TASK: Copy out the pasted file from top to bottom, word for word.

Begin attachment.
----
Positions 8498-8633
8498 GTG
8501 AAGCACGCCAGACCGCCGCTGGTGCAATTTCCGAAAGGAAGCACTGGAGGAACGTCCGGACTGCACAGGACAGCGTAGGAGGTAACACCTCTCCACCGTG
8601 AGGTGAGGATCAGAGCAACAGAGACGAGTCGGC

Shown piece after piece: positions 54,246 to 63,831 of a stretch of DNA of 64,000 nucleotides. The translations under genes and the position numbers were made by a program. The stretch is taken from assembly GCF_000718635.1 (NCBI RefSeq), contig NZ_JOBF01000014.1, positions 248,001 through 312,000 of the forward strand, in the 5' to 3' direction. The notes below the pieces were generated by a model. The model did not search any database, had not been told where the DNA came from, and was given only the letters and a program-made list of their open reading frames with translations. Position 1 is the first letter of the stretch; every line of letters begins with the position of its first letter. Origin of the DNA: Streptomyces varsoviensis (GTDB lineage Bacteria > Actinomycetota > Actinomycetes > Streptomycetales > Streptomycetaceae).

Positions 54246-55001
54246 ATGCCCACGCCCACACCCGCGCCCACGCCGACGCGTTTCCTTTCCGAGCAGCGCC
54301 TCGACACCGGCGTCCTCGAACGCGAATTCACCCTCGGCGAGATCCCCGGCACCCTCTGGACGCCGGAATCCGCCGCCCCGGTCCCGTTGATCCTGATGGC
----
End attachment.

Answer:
Positions 8498-8633
8498 GTG
8501 AAGCACGCCAGACCGCCGCTGGTGCAATTTCCGAAAGGAAGCACTGGAGGAACGTCCGGACTGCACAGGACAGCGTAGGAGGTAACACCTCTCCACCGTG
8601 AGGTGAGGATCAGAGCAACAGAGACGAGTCGGC

Shown piece after piece: positions 54,246 to 63,831 of a stretch of DNA of 64,000 nucleotides. The translations under genes and the position numbers were made by a program. The stretch is taken from assembly GCF_000718635.1 (NCBI RefSeq), contig NZ_JOBF01000014.1, positions 248,001 through 312,000 of the forward strand, in the 5' to 3' direction. The notes below the pieces were generated by a model. The model did not search any database, had not been told where the DNA came from, and was given only the letters and a program-made list of their open reading frames with translations. Position 1 is the first letter of the stretch; every line of letters begins with the position of its first letter. Origin of the DNA: Streptomyces varsoviensis (GTDB lineage Bacteria > Actinomycetota > Actinomycetes > Streptomycetales > Streptomycetaceae).

Positions 54246-55001
54246 ATGCCCACGCCCACACCCGCGCCCACGCCGACGCGTTTCCTTTCCGAGCAGCGCC
54301 TCGACACCGGCGTCCTCGAACGCGAATTCACCCTCGGCGAGATCCCCGGCACCCTCTGGACGCCGGAATCCGCCGCCCCGGTCCCGTTGATCCTGATGGC